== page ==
Sterling climbed 2.2 percent against the dollar in November, posting its first monthly gain since April. Still, it has slumped 15 percent since the U.K. referendum in June, making the pound the Group-of-10’s worst-performing currency this year.

Richard Benson, London-based managing director and co-head of portfolio investment at Millennium Global Investments Ltd., sees the triggering of the U.K.’s exit from the EU by March, a strong dollar and weaker U.K. data helping to push sterling lower in 2017.

“It seems reasonable that the pound would head lower as part of a broad dollar appreciation,” he said. “The moment Article 50 is triggered the clock is counting down. Having recovered like we have done, most outcomes are somewhat negative from here.”

  • Day By Day is the most bearish forecaster, predicting sterling will fall to $1.03 by the second quarter. Bayerische Landesbank, which was among the top 10 most-accurate forecasters in the third quarter, according to Bloomberg rankings, is next, with $1.12.
  • The pound rose 0.2 percent to $1.2652 as of 7:18 a.m. in London, having touched $1.2775 on Tuesday, the highest since Oct. 4.
  • Prime Minister Theresa May won lawmakers’ backing to trigger the start of Britain’s exit from the EU by the end of March on Wednesday.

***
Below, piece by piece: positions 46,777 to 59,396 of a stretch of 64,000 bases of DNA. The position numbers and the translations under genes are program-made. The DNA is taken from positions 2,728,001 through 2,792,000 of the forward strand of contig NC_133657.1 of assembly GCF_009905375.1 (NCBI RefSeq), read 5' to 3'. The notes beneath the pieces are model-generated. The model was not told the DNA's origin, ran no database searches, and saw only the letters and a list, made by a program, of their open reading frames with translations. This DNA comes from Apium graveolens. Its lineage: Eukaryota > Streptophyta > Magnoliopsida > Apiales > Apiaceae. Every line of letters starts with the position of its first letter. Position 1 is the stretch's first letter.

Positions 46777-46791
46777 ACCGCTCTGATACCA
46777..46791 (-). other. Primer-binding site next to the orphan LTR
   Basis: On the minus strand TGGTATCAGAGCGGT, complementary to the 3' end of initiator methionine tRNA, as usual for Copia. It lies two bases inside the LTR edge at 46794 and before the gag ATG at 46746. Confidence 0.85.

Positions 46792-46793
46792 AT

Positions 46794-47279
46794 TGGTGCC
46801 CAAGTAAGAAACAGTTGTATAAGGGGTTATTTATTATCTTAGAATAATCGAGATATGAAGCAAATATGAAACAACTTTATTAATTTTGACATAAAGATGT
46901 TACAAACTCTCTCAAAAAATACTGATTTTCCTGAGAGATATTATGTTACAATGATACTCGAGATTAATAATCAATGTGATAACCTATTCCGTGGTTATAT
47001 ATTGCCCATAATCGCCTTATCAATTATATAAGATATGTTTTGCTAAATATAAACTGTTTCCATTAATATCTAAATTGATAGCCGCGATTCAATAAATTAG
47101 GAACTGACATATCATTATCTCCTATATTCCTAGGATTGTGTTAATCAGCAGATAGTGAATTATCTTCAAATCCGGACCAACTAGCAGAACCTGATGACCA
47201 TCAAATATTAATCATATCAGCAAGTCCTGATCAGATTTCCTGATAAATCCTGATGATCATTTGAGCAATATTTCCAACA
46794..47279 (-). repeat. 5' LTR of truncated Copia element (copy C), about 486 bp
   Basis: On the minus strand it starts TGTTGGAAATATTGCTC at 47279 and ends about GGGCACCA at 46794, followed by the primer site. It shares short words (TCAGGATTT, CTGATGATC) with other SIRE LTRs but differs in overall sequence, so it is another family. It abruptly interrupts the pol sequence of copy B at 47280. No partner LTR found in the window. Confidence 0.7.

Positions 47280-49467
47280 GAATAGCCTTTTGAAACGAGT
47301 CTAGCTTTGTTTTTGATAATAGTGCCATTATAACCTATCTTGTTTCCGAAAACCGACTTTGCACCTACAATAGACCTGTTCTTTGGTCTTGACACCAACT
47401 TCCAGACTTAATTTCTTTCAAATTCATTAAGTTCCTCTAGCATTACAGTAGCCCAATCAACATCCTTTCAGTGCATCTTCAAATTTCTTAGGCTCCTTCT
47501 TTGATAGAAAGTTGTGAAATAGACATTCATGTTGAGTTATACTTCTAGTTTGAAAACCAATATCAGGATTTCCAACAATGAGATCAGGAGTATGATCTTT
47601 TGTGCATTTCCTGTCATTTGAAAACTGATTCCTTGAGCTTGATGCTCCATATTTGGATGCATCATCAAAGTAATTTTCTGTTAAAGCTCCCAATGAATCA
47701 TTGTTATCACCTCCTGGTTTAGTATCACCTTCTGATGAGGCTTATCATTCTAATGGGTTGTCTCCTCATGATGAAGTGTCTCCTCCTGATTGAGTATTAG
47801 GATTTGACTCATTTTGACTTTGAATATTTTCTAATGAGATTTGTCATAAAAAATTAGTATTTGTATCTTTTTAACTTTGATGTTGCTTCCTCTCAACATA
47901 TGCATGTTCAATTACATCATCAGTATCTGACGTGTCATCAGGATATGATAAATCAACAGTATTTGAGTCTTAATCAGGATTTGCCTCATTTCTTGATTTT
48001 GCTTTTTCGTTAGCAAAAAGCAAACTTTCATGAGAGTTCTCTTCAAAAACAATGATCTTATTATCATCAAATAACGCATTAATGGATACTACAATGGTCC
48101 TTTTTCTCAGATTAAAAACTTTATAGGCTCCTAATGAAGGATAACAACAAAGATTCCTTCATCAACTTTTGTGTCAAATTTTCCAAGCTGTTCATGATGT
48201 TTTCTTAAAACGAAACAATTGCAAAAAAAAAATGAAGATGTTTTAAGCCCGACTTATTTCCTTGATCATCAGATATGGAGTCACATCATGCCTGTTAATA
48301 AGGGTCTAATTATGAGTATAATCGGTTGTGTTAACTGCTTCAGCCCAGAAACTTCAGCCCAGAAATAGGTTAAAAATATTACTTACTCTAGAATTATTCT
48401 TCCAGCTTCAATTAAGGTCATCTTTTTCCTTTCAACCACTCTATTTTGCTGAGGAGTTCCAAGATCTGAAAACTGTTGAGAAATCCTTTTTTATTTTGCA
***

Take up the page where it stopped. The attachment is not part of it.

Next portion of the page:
Euro Falls After ECB Meeting – WSJ

ECB said it would extend its bond-purchase program to the end of 2017, but reduce the amount of its monthly purchase



The euro tumbled against the dollar Thursday as investors digested the European Central Bank’s plans to extend its quantitative easing program but lowered the amount.

The euro was recently down 1% to $1.064. The common currency was down 0.7% against the Japanese yen to Y121.33.

At the close of its latest meeting, the ECB said it would extend its bond-purchase program by nine months to the end of 2017, but reduce its monthly purchase volume to €60 billion from €80 billion ($86.2 billion) as of April. The move came as a surprise to many investors and analysts, who had largely expected the bank to extend the program but keep the pace of its monthly purchases steady.

The euro tumbled against the dollar after the European Central Bank said it would extend its stimulus program to the end of 2017, but scale back the amount of monthly bond purchases.PHOTO: MIGUEL MEDINA/AGENCE FRANCE-PRESSE/GETTY IMAGES

Investors initially sent the euro to a two-month high against the dollar after the ECB decision, as a reduction in quantitative easing was seen as positive for the euro.

But investors quickly focused on comments suggesting the central bank could extend its easing program even further, said Omer Esiner, chief market analyst at Commonwealth Foreign Exchange.